Play­ing board games on the Welling­ton docks

THE CRUISE TOURIST

The Weekend Australian - Travel - - Travel & Indulgence - HELEN HUTCHEON

IN Jan­uary I joined the 922-pas­sen­ger Crys­tal Sym­phony in Syd­ney with my hus­band, Pa­trick, for a cruise around New Zealand.

From the mo­ment we stepped on board and Gre­gor, our shin­ing jewel of a but­ler, poured a wel­come cham­pagne, ev­ery­thing was bliss.

It was only in June last year that this ul­tra- luxe ship un­der­went a twoweek multi-mil­lion-dol­lar ex­treme makeover in­volv­ing 1100 work­ers and we were de­lighted to see that the re- de­signed pub­lic ar­eas are as chic and el­e­gant as ever.

The top deck Palm Court is where we spent most of our time out­side of Pent­house 1060. Some­one said it evoked the glam­our of Hol­ly­wood’s leg­endary Co­conut Grove, which was dec­o­rated with ar­ti­fi­cial palm trees from Ru­dolph Valentino’s 1921 movie The Sheik.

Dur­ing the day we read and snoozed in ma­jes­tic wing­back chairs that face the ocean for un­par­al­leled panoramic views and at night it was the per­fect place for pre-din­ner drinks and ro­man­tic mu­sic.

In the af­ter­noons the Palm Court ri­vals The Ritz in Lon­don for its ex­trav­a­gant teas served by white­gloved ste­wards.

Not that we could man­age an­other morsel af­ter an overindul­gent lunch in the Crys­tal Din­ing Room. We came just for the sense of oc­ca­sion, in agree­ment with Henry James who said, ‘‘There are few hours in life more agree­able than the cer­e­mony known as af­ter­noon tea.’’

We also ven­tured from be­ing mol­ly­cod­dled in Pent­house 1060 to have pre­lunch drinks by the Liv­ing Wall, a world map made up of many dif­fer­ent plants, in the Tri­dent Bar & Grill on Deck 11. This beau­ti­ful gar­den at sea has an au­to­mated ir­ri­ga­tion sys­tem and is cared for by the ship’s florist.

Then there were evenings in the al­ter­nate restau­rants, Prego and Silk Road, where there is no cover charge, in keep­ing with Crys­tal Cruises’ allinclu­sive pol­icy.

Nib­bling on a hand­made choco­late from the Crys­tal Col­lec­tion be­fore lights out, I wished that th­ese sea days could go on for­ever.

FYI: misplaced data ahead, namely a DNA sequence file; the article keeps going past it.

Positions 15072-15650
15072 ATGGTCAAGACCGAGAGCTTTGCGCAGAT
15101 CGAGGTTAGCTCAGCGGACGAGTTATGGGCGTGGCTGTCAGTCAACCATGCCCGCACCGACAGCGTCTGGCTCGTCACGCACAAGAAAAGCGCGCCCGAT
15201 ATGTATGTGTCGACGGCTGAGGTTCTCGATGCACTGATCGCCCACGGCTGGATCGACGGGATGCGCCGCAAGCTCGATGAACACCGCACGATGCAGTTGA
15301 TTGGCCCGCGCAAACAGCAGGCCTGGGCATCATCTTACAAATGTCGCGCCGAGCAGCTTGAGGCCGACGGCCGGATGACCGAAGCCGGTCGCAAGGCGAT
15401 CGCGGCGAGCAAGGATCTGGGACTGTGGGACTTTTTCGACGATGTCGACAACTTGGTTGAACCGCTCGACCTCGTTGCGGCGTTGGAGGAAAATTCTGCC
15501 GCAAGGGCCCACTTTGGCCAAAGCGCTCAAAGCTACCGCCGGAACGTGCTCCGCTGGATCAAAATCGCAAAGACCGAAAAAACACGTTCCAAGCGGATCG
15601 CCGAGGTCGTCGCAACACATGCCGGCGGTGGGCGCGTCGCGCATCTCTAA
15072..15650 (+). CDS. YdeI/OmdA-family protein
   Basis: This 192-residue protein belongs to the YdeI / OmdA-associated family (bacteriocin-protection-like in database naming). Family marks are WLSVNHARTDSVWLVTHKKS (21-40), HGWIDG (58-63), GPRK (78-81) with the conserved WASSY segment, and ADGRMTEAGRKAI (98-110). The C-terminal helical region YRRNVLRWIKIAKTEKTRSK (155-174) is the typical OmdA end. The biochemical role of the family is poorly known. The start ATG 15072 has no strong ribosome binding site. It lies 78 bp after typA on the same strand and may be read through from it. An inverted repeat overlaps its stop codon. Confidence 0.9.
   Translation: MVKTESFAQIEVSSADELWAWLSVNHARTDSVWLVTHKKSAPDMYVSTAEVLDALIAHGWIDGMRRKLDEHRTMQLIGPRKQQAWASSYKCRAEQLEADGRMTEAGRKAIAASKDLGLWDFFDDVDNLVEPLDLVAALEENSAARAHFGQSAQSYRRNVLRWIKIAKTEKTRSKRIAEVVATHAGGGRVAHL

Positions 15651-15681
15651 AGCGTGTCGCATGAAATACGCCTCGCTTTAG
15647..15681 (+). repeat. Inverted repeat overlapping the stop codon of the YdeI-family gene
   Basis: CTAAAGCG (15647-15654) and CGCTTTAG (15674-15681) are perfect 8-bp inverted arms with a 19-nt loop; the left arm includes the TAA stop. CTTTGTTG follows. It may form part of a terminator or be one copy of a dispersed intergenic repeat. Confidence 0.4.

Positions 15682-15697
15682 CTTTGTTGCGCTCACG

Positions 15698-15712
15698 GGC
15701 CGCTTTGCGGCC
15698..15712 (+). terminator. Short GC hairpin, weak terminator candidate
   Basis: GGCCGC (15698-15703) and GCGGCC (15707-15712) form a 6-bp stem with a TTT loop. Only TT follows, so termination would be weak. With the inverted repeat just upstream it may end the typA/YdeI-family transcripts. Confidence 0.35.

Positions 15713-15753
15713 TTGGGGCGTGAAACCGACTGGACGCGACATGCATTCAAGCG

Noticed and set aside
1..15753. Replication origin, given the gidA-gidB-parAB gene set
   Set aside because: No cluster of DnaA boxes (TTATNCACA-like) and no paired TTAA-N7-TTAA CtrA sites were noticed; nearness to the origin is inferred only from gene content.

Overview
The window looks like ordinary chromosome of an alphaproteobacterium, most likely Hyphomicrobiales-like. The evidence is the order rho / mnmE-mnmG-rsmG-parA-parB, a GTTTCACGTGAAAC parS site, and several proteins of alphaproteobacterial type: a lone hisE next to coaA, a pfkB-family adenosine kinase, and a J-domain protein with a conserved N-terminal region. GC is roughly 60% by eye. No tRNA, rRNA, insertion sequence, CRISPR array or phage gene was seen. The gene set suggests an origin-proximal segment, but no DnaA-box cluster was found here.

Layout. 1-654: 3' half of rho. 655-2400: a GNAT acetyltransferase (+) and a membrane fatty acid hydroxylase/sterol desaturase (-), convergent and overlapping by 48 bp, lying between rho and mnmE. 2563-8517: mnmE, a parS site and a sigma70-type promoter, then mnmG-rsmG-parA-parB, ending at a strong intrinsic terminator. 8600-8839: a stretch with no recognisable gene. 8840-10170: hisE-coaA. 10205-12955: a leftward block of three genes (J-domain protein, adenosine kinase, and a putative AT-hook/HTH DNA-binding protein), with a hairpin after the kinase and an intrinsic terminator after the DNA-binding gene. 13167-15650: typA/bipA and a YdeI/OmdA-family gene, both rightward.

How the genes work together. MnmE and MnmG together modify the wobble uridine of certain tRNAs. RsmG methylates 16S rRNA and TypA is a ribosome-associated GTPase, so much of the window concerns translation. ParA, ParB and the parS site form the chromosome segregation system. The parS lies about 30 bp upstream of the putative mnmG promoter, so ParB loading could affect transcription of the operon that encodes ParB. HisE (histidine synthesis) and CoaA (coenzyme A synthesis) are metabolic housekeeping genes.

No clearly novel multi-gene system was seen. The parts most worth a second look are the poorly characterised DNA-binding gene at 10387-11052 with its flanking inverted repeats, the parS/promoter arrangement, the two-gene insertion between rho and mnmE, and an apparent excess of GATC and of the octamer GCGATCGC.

Be­fore long, though, it was time to go ashore and in Welling­ton I made my usual pil­grim­age to Kirk­caldie & Stains. This shop­per’s par­adise has been New Zealand’s pre­mier depart­ment store since it was opened in 1863 by Scots­man John Kirk­caldie and English­man Robert Stains.

It is at Lambton Quay, the end of the line for the courtesy buses that cruise com­pa­nies put on to carry pas­sen­gers be­tween their ships and the city.

Laden with parcels we rushed out of K&S and on to a bus that was about to leave for the wharf. As soon as I see ‘‘my’’ ship in the dis­tance, wher­ever I am in the world, I have the strangest feel­ing I am com­ing home.

And as we rum­bled along, there it was, gleam­ing white and beck­on­ing in the mid­day sun. Just in time, I thought, for an aper­i­tif be­fore lunch.

The se­cu­rity guard at the en­trance to the wharf came on board to check our pass­ports and the bus con­tin­ued on to take us to the bot­tom of the gang­way. Up the steps we went un­til we reached the em­barka­tion deck.

We du­ti­fully pro­duced our iden­ti­fi­ca­tion key cards and handed them over to a friendly Filipino crew mem­ber to in­sert into the kiosk to record we were back on board.

He took a very long look, smiled and handed them back, say­ing, ‘‘Crys­tal Sym­phony.’’

‘‘Yes, that’s right,’’ I agreed. ‘‘We pas­sen­gers on this ship.’’

‘‘No, no,’’ he in­sisted. ‘‘Crys­tal Sym­phony. Keys are for Crys­tal Sym­phony.’’

We were to­tally be­wil­dered. Then we looked around. Crys­tal Sym­phony was fur­ther along the pier. We had in­ad­ver­tently caught a Sil­versea Cruises’ courtesy bus. We were on board Sil­ver Shadow.

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